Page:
The Democrats new, simple promise of A Better Deal seems aimed directly at the places Democrats need to do better: small town and rural America.
The Democrats' new, simple promise of "A Better Deal" seems to be aimed directly at the places where the party needs to do better if it wants to win back the US House: small town and rural America. Spencer Platt / Getty Images

So, yeah, the new slogan for the Democratic Party is "A Better Deal." Chuck Schumer lays it out here. Nancy Pelosi lays it out here. And a good number of coastal elites HATE it.

As some New York / DC journalists are pointing out, and as FOX News is now amplifying, the full slogan—"A Better Deal: Better Jobs, Better Wages, Better Future"—also sounds a lot like a Papa John's pizza ad.

Okay. But the current President of the United States was elected just nine months ago based in large part on his starring role in The Apprentice, and a lot of the same people who are now sneering at this new slogan's overlap with a down-market pizza chain thought President Trump would never happen.

So maybe it's worth considering that a simple slogan that makes some people think of affordable pizza, while at the same time promising to improve their lives, might be a good thing?

It's at least as plausible as a Trump presidency, and it's worth remembering that a lot of the professional sneering class has just as poor a track record as the Democratic Party when it comes to predicting how average Americans will respond to slogans like, oh, "Make America Great Again."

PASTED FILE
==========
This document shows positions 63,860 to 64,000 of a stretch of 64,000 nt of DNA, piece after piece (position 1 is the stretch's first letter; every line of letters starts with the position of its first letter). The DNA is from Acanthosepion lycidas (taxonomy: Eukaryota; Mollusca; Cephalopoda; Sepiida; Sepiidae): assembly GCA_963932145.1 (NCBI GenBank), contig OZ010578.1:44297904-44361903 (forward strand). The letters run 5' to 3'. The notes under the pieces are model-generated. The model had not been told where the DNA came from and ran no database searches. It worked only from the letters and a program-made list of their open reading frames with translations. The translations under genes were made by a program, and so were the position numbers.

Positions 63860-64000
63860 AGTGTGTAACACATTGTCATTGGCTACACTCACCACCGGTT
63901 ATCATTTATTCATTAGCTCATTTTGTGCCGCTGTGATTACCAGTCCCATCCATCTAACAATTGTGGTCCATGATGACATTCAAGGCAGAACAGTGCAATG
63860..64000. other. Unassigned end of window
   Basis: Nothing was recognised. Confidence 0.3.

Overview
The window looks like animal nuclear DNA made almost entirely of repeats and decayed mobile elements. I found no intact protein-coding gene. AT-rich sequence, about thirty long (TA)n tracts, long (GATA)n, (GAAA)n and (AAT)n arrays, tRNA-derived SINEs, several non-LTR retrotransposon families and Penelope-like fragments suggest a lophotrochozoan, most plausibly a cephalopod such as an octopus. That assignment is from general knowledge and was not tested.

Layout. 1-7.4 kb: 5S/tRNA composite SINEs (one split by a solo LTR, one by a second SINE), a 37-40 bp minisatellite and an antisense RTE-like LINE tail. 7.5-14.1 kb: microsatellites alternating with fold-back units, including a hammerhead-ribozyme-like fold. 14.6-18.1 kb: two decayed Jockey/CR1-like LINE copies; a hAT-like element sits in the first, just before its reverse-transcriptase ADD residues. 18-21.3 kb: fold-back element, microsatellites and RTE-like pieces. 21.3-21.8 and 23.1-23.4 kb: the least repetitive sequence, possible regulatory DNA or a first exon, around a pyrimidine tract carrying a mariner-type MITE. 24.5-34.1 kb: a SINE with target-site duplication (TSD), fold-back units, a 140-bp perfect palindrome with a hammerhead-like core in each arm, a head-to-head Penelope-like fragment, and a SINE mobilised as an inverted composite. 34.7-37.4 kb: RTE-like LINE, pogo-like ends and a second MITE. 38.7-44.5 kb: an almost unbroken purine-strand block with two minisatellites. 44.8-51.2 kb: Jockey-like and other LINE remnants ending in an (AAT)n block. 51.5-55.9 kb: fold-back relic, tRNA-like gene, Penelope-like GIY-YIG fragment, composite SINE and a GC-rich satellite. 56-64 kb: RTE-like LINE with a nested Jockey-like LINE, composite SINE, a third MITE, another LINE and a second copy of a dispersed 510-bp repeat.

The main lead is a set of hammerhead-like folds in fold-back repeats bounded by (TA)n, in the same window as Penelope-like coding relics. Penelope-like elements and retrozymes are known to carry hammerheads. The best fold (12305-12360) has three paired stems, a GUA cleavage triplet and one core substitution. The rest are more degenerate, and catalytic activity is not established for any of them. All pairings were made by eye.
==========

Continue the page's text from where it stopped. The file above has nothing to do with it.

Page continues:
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At a time when only 37 percent of American adults know what the Democratic Party stands for, this attempt at a grand promise that fits into a sound-bite isn't a terrible idea. Clearly, a lot of the country bought into The Art of the Deal as proof of Trump's brilliance and believed his promise to negotiate amazing deals on behalf of forgotten Americans.

Maybe, now that he's repeatedly and spectacularly failed to do that, some might be ready to buy the promise of "A Better Deal"?

Yeah, there's a lot to criticize in the specifics of the Democratic plan—which, for example, doesn't promise Medicare for All as part of its Better Deal. But increasing the minimum wage to $15 an hour nationwide, creating jobs by putting $1 trillion behind new infrastructure, backing paid family leave and sick leave, providing tax credits to small businesses to train (and re-train) workers, and taking on large corporations in ways intended to make life more affordable for strapped Americans—that sounds like something people might get behind, especially in the economically distressed, cheap-pizza-loving, Trump-leaning spots that Democrats have to reach in order to win back the House in 2018.